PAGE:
However, as media coverage of Spotify increases and more and more people are discovering its benefits (40,000 new subscribers per day in the UK and counting) I’ve noticed several articles and opinion pieces that suggest its widespread popularity is not such good news after all.

It is perhaps unsurprising that some scaremongers and professional pessimists are trying to suggest that Spotify is evil, arguing that it is the noughties equivalent of home taping (which did kill music, obviously!) in the early eighties. This is the UK after all, and we never miss an opportunity to respond to something innovative and useful by shooting it down with a barrage of cynicism.

Apparently many people have reacted to the concept of Spotify’s huge music library being available for free by claiming that they (and by extension everyone they know) will never buy another CD or pay for a download as long as they live.

Utter nonsense.

Why that argument is rubbish

There is plenty of evidence to suggest that the opposite is true, and that Spotify is a catalyst for music lovers buying more CDs than ever. In the online forum debates I’ve monitored (including an interesting one on the Word magazine website) Spotify enthusiasts are openly confessing to having bought a plethora of new CDs because they have discovered new bands or as a direct result of having so many more opportunities to ‘try before you buy’.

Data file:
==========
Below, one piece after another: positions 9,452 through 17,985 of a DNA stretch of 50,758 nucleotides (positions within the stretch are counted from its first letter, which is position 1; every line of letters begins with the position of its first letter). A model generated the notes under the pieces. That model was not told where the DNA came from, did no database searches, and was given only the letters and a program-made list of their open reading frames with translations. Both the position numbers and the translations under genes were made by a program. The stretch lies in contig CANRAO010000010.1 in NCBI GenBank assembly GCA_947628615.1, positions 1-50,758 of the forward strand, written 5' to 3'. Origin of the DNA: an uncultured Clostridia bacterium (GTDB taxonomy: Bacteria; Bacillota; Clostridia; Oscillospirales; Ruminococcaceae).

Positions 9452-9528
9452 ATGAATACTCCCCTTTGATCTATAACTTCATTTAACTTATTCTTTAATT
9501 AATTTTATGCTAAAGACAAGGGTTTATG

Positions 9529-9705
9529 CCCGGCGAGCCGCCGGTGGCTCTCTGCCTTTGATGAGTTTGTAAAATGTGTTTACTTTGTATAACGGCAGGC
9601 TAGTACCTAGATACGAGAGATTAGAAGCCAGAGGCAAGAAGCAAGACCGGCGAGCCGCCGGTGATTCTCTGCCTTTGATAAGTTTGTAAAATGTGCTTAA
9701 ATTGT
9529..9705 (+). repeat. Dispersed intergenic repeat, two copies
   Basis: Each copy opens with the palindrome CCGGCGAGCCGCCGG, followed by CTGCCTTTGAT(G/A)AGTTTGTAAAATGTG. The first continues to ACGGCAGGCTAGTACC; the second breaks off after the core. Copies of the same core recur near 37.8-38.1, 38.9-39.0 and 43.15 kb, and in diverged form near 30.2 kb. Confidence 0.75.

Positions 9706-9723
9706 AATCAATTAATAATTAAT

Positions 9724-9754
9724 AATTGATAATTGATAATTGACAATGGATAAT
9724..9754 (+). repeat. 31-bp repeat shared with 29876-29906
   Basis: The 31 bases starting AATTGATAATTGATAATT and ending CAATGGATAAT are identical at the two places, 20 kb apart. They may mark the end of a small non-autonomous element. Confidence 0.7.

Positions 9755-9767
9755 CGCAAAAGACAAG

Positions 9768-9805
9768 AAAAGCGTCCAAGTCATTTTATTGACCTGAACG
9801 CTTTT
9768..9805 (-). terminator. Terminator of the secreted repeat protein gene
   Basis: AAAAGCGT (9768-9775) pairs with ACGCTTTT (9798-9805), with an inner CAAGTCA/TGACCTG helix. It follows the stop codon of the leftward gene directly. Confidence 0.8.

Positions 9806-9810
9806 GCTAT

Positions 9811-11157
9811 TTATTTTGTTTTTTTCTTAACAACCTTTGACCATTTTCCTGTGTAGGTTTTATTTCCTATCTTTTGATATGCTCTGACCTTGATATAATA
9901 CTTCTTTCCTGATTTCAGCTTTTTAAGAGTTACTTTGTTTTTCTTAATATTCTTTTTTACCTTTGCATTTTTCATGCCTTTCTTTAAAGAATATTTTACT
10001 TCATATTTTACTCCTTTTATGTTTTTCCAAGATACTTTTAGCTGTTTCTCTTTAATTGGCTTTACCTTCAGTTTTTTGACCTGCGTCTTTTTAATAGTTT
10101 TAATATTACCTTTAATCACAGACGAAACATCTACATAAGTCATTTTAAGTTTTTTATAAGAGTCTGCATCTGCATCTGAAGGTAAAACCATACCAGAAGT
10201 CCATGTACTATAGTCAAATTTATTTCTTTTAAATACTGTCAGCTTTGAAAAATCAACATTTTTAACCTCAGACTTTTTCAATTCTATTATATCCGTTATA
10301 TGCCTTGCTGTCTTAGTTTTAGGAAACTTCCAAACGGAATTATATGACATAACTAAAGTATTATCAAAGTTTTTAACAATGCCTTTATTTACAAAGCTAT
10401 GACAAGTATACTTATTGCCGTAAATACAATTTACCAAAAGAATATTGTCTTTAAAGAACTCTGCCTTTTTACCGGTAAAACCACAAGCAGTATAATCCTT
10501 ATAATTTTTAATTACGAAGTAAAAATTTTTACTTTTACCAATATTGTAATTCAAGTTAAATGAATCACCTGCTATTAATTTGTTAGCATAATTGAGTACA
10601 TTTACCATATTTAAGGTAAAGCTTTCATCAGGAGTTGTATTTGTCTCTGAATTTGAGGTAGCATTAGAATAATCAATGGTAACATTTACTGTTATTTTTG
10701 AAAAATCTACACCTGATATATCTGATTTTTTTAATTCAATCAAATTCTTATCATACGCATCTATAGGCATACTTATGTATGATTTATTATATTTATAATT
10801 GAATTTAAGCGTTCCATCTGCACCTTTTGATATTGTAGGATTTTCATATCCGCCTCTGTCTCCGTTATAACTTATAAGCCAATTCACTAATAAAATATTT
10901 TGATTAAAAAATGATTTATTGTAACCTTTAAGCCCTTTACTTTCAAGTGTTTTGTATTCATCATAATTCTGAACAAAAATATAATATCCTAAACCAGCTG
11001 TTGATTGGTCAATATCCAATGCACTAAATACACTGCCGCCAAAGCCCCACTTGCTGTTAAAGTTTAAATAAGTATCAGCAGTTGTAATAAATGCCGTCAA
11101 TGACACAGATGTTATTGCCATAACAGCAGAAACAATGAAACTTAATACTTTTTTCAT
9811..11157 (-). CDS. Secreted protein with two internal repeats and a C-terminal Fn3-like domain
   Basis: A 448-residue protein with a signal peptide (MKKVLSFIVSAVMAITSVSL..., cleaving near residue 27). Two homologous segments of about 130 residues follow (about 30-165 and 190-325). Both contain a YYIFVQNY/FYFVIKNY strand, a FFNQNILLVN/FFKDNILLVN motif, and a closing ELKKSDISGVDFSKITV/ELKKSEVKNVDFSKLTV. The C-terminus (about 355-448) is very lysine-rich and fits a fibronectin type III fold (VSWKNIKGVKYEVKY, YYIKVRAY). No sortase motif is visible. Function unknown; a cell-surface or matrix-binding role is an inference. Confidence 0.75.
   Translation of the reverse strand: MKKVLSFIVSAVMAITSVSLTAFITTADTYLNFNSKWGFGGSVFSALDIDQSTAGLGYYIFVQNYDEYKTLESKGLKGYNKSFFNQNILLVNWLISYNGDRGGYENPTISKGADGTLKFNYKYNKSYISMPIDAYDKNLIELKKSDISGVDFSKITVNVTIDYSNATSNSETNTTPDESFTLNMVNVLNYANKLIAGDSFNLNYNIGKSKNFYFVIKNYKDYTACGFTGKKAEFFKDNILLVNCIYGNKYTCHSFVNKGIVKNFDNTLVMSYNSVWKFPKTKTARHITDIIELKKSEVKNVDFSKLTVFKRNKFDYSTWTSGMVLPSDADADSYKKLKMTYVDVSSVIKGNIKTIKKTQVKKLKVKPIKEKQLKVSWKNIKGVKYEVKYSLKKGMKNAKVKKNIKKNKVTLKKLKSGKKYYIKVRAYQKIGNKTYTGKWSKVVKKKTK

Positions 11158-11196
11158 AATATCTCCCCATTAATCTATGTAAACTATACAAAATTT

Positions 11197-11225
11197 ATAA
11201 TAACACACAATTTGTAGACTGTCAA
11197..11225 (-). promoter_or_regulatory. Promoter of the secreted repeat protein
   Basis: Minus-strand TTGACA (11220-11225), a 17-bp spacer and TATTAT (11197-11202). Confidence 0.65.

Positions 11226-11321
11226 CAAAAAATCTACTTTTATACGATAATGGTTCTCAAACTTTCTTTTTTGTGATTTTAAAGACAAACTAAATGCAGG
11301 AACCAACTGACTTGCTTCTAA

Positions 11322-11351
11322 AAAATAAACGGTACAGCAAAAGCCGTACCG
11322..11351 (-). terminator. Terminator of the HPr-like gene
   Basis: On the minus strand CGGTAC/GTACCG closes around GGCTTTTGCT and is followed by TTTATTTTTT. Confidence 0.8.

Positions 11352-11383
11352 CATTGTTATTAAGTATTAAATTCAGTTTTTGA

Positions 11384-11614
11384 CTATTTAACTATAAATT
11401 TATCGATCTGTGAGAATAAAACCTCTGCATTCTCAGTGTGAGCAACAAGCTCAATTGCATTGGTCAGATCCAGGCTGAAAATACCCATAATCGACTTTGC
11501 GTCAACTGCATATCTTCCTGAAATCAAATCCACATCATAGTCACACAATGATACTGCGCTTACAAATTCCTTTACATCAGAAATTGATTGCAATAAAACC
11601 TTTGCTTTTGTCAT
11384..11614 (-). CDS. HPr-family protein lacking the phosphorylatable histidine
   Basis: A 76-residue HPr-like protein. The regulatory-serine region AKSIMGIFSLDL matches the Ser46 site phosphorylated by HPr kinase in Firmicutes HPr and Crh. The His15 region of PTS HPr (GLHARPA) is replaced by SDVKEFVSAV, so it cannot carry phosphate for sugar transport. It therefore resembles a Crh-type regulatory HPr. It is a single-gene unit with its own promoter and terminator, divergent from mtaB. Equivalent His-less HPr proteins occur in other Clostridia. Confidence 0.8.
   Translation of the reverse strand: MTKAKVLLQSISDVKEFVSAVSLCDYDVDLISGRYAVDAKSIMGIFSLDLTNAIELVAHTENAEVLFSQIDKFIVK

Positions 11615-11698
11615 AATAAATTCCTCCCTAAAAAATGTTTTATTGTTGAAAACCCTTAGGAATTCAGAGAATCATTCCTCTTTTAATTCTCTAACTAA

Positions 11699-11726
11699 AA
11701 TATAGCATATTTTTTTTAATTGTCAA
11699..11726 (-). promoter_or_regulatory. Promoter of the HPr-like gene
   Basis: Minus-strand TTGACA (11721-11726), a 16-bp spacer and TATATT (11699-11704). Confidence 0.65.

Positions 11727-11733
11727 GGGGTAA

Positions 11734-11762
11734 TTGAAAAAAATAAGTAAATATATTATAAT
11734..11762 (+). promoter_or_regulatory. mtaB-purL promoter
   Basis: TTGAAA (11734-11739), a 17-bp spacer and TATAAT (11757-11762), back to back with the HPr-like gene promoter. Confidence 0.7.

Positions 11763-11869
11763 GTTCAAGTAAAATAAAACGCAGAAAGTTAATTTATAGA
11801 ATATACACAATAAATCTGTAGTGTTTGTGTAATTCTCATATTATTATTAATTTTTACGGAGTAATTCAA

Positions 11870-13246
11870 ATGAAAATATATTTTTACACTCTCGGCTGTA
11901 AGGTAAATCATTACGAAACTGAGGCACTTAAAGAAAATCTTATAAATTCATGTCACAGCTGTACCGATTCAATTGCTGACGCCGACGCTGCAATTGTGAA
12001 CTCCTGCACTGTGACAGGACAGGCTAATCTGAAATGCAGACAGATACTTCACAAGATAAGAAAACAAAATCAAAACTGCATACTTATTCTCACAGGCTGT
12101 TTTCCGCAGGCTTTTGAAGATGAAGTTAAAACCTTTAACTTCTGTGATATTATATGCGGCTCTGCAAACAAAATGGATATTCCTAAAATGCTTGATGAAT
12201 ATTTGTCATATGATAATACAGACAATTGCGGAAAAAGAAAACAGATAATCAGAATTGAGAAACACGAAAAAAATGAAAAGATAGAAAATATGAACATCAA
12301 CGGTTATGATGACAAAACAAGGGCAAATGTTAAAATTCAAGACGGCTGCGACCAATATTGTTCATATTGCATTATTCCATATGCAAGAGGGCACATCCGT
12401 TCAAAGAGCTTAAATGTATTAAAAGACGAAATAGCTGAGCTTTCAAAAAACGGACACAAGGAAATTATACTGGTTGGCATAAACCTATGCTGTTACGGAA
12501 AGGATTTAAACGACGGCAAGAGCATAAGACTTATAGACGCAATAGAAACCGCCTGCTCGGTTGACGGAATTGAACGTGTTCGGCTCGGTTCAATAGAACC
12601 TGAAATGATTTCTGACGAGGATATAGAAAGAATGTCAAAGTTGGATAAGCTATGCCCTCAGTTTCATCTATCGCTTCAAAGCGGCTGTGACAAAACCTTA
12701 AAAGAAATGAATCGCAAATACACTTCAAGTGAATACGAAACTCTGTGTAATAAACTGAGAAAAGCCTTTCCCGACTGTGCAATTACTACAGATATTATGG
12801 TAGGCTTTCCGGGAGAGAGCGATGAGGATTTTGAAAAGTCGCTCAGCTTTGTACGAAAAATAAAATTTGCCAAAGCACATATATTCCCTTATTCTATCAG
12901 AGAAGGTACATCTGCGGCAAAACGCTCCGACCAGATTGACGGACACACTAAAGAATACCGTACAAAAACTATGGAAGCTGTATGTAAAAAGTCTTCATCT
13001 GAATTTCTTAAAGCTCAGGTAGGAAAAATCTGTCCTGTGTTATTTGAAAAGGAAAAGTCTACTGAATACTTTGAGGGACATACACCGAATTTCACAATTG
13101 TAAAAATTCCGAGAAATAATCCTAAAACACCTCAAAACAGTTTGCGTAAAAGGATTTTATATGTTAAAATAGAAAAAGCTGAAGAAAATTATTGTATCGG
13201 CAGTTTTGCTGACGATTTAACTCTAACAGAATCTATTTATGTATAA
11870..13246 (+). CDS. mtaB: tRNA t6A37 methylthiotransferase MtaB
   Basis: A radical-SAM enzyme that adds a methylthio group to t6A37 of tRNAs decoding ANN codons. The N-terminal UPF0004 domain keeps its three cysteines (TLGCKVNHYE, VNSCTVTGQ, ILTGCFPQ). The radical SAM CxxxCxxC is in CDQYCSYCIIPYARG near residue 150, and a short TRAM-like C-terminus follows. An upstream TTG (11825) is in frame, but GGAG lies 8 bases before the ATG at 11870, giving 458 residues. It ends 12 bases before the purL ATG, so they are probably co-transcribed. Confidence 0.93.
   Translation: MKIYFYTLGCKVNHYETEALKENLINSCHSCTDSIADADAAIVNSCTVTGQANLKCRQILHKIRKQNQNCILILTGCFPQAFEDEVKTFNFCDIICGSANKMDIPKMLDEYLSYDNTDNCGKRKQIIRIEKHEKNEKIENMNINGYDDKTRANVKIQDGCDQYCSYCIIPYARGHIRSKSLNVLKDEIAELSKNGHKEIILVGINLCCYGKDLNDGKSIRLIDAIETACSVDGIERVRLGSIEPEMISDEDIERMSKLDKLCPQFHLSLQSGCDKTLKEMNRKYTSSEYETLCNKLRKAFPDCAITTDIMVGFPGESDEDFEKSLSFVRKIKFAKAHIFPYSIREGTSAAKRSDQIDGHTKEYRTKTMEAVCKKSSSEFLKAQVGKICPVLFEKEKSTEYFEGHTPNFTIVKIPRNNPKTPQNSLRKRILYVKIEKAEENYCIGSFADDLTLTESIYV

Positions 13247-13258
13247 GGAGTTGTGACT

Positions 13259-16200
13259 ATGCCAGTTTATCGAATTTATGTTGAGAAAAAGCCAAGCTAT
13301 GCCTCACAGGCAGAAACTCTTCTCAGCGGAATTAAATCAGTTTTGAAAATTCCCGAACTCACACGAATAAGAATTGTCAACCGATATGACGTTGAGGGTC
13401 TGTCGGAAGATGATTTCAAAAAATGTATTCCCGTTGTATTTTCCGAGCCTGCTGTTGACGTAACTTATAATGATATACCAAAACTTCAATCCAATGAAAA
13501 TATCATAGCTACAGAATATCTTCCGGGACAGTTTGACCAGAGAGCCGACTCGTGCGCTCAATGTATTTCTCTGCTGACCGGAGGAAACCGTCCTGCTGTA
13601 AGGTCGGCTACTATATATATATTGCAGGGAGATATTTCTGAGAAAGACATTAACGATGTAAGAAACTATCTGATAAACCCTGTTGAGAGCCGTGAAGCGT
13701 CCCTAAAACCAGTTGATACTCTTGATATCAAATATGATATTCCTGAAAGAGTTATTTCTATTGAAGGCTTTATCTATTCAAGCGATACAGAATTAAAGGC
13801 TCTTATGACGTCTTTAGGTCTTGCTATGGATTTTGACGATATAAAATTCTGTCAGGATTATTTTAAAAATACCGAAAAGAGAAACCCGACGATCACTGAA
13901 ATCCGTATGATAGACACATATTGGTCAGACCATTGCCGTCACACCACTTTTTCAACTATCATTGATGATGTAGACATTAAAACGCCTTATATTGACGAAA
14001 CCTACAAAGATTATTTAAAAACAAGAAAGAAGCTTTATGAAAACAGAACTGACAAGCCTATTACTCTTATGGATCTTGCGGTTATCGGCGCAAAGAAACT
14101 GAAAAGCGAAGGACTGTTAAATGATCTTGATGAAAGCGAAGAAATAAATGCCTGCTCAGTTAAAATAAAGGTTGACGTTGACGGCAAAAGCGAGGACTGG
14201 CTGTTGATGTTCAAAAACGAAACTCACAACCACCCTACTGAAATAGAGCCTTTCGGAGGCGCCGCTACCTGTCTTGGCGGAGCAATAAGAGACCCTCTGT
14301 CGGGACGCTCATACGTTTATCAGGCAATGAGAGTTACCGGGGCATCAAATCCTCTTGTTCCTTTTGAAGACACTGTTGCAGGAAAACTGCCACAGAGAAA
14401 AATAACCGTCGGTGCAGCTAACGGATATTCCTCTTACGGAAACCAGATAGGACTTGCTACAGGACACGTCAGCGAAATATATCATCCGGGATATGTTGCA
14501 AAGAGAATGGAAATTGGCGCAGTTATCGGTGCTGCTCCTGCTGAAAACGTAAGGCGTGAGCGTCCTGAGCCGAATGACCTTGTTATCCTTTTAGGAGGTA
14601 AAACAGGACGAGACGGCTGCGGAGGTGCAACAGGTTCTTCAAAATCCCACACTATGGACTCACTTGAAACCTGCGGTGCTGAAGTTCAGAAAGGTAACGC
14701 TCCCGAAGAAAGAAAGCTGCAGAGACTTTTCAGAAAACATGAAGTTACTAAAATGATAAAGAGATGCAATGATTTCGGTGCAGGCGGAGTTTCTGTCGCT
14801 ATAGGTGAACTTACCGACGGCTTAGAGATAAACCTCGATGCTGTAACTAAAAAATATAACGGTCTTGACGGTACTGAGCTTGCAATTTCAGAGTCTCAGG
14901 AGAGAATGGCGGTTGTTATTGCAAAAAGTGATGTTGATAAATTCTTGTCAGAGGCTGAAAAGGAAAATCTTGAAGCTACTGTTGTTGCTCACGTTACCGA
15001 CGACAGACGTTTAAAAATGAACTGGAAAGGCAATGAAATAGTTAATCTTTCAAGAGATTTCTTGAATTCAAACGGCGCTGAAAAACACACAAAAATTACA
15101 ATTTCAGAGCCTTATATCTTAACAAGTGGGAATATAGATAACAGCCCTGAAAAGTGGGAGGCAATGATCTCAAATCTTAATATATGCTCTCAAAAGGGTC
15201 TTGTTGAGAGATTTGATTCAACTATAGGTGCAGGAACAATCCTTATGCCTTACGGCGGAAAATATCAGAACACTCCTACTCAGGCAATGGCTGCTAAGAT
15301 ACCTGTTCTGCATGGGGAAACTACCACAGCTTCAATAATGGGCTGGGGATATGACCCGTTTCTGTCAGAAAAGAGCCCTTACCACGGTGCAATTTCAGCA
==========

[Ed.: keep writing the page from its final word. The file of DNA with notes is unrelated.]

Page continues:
I’m sure it’s true for a lot of us that the more we listen to good music (and new music especially), the more we want. I call it the expanding appetite argument, and it’s holding as true for me as I search for more and more new bands on Spotify as it did on holiday in Brittany with regard to fine cheese, fresh baguettes and good wine! I haven’t yet converted my newly researched albums into actual purchases, but it’s only a matter of time, especially with a birthday coming up on Saturday……

I also think people will use Spotify to track down music they’ve lost touch with and then seek to purchase elsewhere. My dad and his best mate have already done this with a couple of obscure 60’s tracks that they couldn’t locate on itunes, and then realised via Spotify that they’d been looking for the right song titles but the wrong artists. The ‘correct’ tracks are now duly downloaded from itunes as required.

Another reason the ‘killing music’ argument is bunk is that a lot of people will always prefer the physical product to a download, even more so to a track they just ‘stream’ whilst online and never actually ‘own’. For the same reason Amazon’s Kindle and the Sony Reader will never replace actual books in the hearts and hands of the world’s readers. I’m sure I’m not alone in feeling oddly dissatisfied when I can’t check the lyrics of an intriguing song because I’ve downloaded the album rather than having a CD booklet.